A Glimpse of Eternal Snows: A Journey of Love and Loss in the Himalayasby Jane Wilson-Howarth
Set against the backdrop of one of the most colorful countries in the world, A Glimpse of Eternal Snows is an inspiring story of courage, love and a family’s determination to give their child the best life possible. In pulsating, polluted Kathmandu and an idyllic village on a river island at the foot of the Himalayas, ‘Doctor Jane’ and her… See more details below
Set against the backdrop of one of the most colorful countries in the world, A Glimpse of Eternal Snows is an inspiring story of courage, love and a family’s determination to give their child the best life possible. In pulsating, polluted Kathmandu and an idyllic village on a river island at the foot of the Himalayas, ‘Doctor Jane’ and her engineer husband Simon hope to make a difference: Jane to fulfil her vision to heal and advocate for the poor, Simon to avert the floods that threaten to devastate the land every monsoon season. The Nepali people are accepting of whatever fate flings at them and here the family find sanity, compassion and joy with baby David, who in England was little more than an ‘interesting case’.
This is a tale of Himalayan highs and monsoon lows, of cultural complexities, unexpected wildlife and rugged terrain, of vivid color, superstition and spicy smells.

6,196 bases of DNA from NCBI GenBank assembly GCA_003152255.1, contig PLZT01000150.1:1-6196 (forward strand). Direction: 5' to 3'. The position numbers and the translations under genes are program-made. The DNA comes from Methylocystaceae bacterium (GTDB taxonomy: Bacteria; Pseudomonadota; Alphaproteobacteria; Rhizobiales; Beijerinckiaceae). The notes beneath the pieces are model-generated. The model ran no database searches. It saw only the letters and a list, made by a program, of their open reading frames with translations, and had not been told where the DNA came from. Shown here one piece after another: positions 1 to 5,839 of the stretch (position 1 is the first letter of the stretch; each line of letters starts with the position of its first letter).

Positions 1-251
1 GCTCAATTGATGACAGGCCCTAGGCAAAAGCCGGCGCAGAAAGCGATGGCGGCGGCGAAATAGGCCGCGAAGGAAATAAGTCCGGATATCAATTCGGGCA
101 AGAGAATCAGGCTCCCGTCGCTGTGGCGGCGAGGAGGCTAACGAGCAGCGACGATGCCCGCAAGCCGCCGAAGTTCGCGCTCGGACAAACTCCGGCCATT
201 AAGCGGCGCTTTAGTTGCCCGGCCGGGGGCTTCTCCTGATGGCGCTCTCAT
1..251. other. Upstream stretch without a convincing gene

- Bradt Publications UK
- Publication date:
- Edition description:
- First Edition
- Sales rank:
- Product dimensions:
- 5.20(w) x 7.70(h) x 1.00(d)
Read an Excerpt
A group of giggling Nepali mothers gathered around to see my five-week-old: to compare babies. They took him from me and pressed in to see. 'How beautiful,' 'Such soft white skin,' 'These little holes in his ears are a gift from heaven.' This was the first time strangers had admired my new baby, and at that moment I knew that it had been right to flee England. We had little idea of what the future held. All we knew was that it would be better than submitting to what the Cambridge doctors had planned for our quiet beautiful baby… … Three-year-old Alexander whooped with delight as water surged onto the bonnet and over the windscreen. His exuberance started little David chuckling, while we gazed out at the exquisite scene of magisterial red silk-cotton trees and sun-orange geese reflected in sparkling river water. Finally, we drove up onto a pristine beach and by a longhouse. Panicking chickens scattered between thatched huts on the edge of Rajapur village, our new home.
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